The difficulties to translate are enormous: what one reads and understands fluently in one language is very hard to render equally fluently in another (by mistake I started with part 4, not 5, that carries the detailed ornateness of Chateau’s Castle and, while searching for the most exact words in my language, I often needed a dictionary to reach a sufficient wealth of synonyms if I wanted to achieve the right mood or the critical commentary about an architectural detail. Ch. 5’s colors and distorted reflections was somehow easier!), but I don’t see this as a Nabokovian intention to inflict suffering on me: I tortured myself because I found such a rift between my two more familiar languages that my impotence in transforming one into the other tore me in two.

Is heartlessness a form of sadism? Arrogance, stinginess, blind envy and jealousy?

Jansy Mello


PS to M. Couturier: "Jansy, just look carefully at the opening chapter or at the opening of part 5 of Chapter 4 and try to translate them, and you’ll see what I mean. Thank you, anyway, for pursuing this discussion."

Although I’m unable to produce any competent literary translation, I enjoy to follow the different attempts made by distinct VN translators because their choices reveal insights and versions which I failed to grasp or reject in full (I dare affirm that Nabokov’s was well aware that his writings take a long time to bloom and unfold into an open flower blossom.)

During a conversation with my grandkids the subject of “favorite book,favorite author” popped up. I was surprised to discover, while answering to their queries, that V.Nabokov is by far my favorite author but that none of his novels, stories and poems are my favorite texts. I tried to explain the mystery only to have it grow bigger: VN is my favorite writer because of all that escapes from his writings, namely, all that which he presents without words and more, of all that remains with me after I finish reading one of his novels or stories.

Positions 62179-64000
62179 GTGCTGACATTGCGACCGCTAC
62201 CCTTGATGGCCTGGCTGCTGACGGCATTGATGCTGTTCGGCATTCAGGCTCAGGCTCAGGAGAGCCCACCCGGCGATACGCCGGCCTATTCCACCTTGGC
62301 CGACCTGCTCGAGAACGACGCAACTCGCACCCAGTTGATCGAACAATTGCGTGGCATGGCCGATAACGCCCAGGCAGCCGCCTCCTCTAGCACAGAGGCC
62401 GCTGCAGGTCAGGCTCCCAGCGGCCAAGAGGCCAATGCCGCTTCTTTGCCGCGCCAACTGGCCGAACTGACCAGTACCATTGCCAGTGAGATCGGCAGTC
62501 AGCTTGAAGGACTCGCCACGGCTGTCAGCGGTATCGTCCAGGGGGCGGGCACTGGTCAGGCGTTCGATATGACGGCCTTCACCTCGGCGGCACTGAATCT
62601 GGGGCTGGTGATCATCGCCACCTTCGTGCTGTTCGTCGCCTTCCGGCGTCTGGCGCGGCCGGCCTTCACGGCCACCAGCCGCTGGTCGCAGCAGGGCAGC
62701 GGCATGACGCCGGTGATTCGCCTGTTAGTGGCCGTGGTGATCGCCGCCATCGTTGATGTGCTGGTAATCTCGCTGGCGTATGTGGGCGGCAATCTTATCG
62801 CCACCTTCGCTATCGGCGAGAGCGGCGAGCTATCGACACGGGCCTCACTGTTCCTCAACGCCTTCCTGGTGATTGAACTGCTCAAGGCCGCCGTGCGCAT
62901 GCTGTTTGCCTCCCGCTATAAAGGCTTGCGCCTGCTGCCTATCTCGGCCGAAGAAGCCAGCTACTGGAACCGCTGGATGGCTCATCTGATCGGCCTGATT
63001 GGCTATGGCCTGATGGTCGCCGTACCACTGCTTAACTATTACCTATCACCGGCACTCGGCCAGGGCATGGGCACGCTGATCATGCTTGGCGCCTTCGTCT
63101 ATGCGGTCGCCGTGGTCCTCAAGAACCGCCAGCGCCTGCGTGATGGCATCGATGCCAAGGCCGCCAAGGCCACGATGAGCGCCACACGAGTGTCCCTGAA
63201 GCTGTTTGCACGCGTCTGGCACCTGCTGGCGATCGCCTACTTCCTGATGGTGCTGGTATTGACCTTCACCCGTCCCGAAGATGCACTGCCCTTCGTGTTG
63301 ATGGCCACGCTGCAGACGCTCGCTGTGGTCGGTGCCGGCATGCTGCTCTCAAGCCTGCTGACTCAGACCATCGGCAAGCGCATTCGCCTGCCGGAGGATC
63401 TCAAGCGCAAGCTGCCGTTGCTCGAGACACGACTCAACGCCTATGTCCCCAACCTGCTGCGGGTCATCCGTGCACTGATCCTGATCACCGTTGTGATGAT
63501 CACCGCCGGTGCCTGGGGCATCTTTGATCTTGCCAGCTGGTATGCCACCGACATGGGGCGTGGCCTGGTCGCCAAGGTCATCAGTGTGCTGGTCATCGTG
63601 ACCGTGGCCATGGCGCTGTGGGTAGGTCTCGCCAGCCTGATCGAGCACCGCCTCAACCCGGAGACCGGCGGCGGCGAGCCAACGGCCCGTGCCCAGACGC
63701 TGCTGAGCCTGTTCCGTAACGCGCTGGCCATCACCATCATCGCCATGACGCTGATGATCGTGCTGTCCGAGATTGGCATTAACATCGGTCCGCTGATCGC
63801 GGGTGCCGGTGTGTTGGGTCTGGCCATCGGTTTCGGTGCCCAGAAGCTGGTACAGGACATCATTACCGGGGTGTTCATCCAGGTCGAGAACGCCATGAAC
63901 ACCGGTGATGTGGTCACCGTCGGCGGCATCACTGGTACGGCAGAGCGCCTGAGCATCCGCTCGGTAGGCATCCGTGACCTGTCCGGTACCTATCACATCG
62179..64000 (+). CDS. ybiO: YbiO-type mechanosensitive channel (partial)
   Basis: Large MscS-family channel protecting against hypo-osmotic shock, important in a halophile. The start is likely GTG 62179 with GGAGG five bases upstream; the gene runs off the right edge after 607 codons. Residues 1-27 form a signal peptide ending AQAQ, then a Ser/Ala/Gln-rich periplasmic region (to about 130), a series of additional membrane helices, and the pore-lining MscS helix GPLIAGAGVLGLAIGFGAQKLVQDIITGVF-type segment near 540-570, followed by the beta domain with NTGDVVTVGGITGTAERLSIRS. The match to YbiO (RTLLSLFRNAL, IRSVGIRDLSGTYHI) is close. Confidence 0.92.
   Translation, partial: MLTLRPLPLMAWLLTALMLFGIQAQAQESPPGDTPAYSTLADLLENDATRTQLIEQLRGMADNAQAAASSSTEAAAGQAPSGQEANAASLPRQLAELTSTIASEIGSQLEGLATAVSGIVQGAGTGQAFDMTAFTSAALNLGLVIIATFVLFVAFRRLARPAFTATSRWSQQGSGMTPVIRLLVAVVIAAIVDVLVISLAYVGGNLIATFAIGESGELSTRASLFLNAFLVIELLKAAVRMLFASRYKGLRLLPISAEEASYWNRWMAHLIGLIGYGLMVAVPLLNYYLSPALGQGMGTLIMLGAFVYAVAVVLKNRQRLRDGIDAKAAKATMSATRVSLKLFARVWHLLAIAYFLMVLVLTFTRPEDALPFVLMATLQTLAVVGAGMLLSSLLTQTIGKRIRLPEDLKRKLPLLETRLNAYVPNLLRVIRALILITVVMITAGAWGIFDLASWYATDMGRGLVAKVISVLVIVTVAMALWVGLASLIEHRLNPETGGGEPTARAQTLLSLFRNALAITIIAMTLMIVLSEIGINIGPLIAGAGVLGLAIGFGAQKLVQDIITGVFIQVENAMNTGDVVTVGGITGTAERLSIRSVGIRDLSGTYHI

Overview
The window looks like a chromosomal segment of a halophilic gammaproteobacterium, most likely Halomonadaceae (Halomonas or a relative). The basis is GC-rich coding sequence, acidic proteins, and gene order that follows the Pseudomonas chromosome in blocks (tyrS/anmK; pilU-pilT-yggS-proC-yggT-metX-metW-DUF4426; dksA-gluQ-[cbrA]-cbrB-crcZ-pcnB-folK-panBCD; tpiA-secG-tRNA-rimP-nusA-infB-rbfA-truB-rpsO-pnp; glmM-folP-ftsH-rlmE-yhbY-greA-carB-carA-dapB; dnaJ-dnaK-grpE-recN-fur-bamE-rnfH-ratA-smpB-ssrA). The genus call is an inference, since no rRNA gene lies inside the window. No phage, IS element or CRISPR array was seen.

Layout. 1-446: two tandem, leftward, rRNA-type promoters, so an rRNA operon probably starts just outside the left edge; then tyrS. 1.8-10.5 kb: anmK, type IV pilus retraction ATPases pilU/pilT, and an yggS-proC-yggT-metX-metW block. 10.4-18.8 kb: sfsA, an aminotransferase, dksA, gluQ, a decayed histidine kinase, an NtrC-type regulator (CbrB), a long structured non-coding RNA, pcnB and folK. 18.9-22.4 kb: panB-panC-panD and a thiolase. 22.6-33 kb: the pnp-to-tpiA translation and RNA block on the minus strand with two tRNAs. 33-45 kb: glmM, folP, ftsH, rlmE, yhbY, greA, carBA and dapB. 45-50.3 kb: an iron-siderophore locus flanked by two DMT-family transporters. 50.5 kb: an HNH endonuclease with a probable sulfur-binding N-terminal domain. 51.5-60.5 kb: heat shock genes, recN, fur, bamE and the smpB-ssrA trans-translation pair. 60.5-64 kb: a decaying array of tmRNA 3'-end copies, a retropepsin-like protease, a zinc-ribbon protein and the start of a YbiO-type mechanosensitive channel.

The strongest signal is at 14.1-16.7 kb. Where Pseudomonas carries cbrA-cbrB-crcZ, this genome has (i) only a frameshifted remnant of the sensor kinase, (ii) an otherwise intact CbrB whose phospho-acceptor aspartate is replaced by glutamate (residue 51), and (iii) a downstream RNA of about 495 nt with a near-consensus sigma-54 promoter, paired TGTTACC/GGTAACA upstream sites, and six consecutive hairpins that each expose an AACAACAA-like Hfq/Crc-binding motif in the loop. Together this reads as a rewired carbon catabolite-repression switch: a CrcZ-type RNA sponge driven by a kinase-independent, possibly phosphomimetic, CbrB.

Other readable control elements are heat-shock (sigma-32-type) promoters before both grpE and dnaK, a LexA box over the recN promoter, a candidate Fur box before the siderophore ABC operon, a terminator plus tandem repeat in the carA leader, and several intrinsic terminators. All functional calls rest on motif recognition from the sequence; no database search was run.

Thinking about his very quotable sentence in his recent Letters to Véra, I confess that I’m after the polen of feelings that words indicating, representing or even inducing them, squash.

I googled for help and couldn’t reach a promising article. I copied parts of its opening paragraph because the idea of a “comedy of narrative” and the distinction between “the readable” and the “scriptable” might offer a way out to me in future musings about why I can cite the name of my favorite VN novels or other writings (namely, Lolita, Pale,Fire and Speak,Memory) but not one of them is, how can I say, a fundamental overall experience in my life… Here are the excerpts and the link:

"Much has been written about the problematic nature of recent experimental fiction. The canonical view seems to be that of Roland Barthes - his distinction, for instance, between the lisible and the scriptable, his assertion that the texte-limite is a text we have yet to learn to read. [ ] In this context, it is important to note the element of comedy in the texte-limite [ ] a comedy of a specific kind - a comedy of narrative itself." Comparative Literature Vol. 37, No. 2, Spring, 1985 Comedy of Narrative: Nabokov, Beckett, Robbe-Grillet, by Andrew Gibson

Published by: Duke University Press on behalf of the University of Oregon

Stable URL: <http://www.jstor.org/stable/1770451> http://www.jstor.org/stable/1770451